Turn off the codeine drip, please.
This is one of those albums that defies explanation. Why was it made? Who would want to listen to it regularly? What, in God’s name, is the point? I wish I knew. Having dragged myself through this one enough times to get the “point”, I can safely say that Winter Farewell is a postmodern-folk sound effects-laden noise excursion that is as boring as it is experimental.
Apparently the album has something to do with the Civil War, but one can only ascertain that from the cover art and bits of lyrics here and there. Otherwise, it’s no concept album or song cycle. The band, fronted by Adam Selzer and featuring an array of musicians and female vocalists such as Rachel Blumberg and Amanda Lawrence, sounds like it is constantly zoning out. If you’re into whispered, breathy vocals that don’t attempt to carry a tune singing fragmented bursts of inane poetry, then Norfolk & Western might be the group for you.
The group also enjoys employing sound effects in their songs. What these usually amount to are rumblings or scratchings in the background to add a sort of gloomy, grey day atmosphere to the songs—but honestly, their intended melancholy only drives the songs further into the mud. Add to that an absolutely bizarre production job that sounds mostly “live,” and which features banjos being plucked far away from the microphones, some vocals wafting back and forth and other vocals completely unintelligible, and you have yourself a small migraine. All of this was done on purpose, I’m sure, but why? It doesn’t bring any edginess to the proceedings, nor does it make the songs interesting or any more listenable. It’s second grade experimentalism at best.
For the most part, this is an acoustic affair. And the band is very good at playing their instruments. There is some very lovely music to be heard every now and then, with “Sound West” being especially pretty thanks to the vibraphone touches thrown in by Selzer. In fact, a lot of this album would possibly be terrific if it weren’t for the group’s need to dumb it down and make it sound weird.
The strangest part occurs near the middle of the disc, in the form of “Slide (reprise)” and “Slide”. Yes, the reprise comes before the actual track, so now you have an idea of the supposed strangeness we’re dealing with here. That reprise features some blistering, heavily distorted electric guitar and some other esoteric noodlings that ramble on for about a minute before settling back into the acoustic tapestries of the main tune. I’m sure that this was meant to be a bit jarring, considering the fact that most of this album sounds rustic, but actually it just sounds silly and fails miserably. Laugh at it all you like, because that’s the response it elicited from me.
On top of that, there are just too many tunes here that didn’t need to be included, making this album more of a mood piece than an actual set of songs. Four of the 16 songs here (“Slide (reprise)”, “The Silent Misinterpreters”, “What The Days Are Called”, “Thoughts of a Fictional Bride”) are sub-two-minute sketches ( a couple clocking in at around 50 seconds) that are nothing but mere filler. That leaves 12 other songs that vary in quality from slightly interesting to just plain lazy. Richard Buckner is the featured vocalist on “The Evergreen”, and it’s probably one of the best things here with its pedal steel guitars and train-like rhythm. When things are left up to Selzer, though, they tend to fray very fast. “The Things We Do On Sundays” couples the druggy pace with blasts of electric guitar chords, more sound effects, and general weirdness. Sometimes this stuff sounds like it’s going in a Nurse With Wound direction, but mostly it’s just plain dull.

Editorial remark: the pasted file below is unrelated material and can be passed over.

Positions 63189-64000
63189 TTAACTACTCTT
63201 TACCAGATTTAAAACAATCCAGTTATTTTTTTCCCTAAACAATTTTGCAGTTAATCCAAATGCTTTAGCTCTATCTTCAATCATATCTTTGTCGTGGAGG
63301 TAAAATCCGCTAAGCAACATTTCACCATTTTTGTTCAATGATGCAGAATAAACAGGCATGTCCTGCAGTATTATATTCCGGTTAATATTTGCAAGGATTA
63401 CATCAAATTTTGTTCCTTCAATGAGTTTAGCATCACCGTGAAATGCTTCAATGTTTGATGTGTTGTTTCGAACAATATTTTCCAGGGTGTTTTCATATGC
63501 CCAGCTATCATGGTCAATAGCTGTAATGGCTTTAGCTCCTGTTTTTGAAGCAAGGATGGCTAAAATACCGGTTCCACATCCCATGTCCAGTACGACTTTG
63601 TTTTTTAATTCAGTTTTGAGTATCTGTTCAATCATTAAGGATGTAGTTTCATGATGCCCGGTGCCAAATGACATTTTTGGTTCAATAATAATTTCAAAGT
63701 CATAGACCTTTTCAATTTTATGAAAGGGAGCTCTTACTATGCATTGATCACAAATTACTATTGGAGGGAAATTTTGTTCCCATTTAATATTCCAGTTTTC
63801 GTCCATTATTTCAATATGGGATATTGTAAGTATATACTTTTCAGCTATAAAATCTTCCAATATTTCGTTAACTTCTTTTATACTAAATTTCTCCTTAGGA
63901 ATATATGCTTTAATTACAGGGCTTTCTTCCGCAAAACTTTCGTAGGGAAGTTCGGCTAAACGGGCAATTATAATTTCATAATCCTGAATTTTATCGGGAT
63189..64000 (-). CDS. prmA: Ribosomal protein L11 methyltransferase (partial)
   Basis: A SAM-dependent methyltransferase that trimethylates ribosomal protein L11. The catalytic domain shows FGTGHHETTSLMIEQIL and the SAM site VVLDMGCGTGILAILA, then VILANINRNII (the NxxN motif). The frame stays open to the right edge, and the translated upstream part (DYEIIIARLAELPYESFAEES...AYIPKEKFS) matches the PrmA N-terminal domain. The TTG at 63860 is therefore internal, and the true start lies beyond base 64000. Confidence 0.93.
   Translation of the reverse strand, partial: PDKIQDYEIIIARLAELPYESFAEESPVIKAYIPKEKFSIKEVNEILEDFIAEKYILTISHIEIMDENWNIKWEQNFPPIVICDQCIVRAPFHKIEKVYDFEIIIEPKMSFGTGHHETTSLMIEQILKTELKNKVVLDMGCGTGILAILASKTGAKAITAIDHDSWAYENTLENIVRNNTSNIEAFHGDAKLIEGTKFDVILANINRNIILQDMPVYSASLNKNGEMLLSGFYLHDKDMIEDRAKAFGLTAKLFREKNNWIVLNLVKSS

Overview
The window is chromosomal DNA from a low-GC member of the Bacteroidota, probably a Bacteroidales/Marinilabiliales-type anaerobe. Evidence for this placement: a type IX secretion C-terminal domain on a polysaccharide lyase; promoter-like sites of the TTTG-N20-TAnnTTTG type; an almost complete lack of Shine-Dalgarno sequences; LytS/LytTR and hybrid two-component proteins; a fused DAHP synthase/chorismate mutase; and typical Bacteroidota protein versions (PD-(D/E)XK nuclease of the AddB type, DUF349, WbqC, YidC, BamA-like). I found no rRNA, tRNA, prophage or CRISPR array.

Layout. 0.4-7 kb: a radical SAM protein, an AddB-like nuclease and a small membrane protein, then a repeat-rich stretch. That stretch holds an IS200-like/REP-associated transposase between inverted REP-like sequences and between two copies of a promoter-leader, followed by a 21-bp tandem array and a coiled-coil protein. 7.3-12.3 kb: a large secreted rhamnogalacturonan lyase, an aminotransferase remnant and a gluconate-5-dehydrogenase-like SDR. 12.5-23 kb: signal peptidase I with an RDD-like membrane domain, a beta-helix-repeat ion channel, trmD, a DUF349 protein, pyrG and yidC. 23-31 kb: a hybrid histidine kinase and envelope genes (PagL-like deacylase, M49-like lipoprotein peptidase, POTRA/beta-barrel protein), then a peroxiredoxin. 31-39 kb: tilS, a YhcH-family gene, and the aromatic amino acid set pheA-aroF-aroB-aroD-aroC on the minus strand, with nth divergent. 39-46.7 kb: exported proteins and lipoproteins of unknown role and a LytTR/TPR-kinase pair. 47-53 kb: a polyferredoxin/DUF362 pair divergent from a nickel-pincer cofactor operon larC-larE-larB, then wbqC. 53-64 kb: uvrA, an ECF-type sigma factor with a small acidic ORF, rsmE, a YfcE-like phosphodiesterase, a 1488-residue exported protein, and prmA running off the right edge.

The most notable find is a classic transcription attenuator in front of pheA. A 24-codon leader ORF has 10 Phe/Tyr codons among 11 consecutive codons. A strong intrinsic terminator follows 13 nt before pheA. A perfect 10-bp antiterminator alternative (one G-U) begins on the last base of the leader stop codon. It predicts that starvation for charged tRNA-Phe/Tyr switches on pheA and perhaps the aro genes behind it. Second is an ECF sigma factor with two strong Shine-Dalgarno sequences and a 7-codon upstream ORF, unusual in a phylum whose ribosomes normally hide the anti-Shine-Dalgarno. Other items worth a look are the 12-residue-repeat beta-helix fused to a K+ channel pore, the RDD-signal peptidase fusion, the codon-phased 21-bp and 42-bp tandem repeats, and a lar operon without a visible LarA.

To recommend this album at all would be a disservice to most anyone out there, so I won’t. The experimentalism is forced and loopy, causing what could have been an interesting set of songs to just sound screwed up with no real sense of purpose. It’s almost what could be considered a lo-fi nightmare, although the sound quality is rather good, despite the sandbagged production job. This is the kind of thing that might be recorded by some kids having a good time with some instruments and a tape recorder, but never anything that should be considered for serious release. Somehow, Winter Farewell was released. The best thing to do would be to leave it on the shelf.
// Sound Affects
"The man whose songs were recorded by Johnny Cash, Alan Jackson, Ricky Skaggs, David Allan Coe, The Highwaymen, and countless others succumbs to time’s cruel cue that the only token of permanence we have to offer are the effects of shared moments and memories.READ the article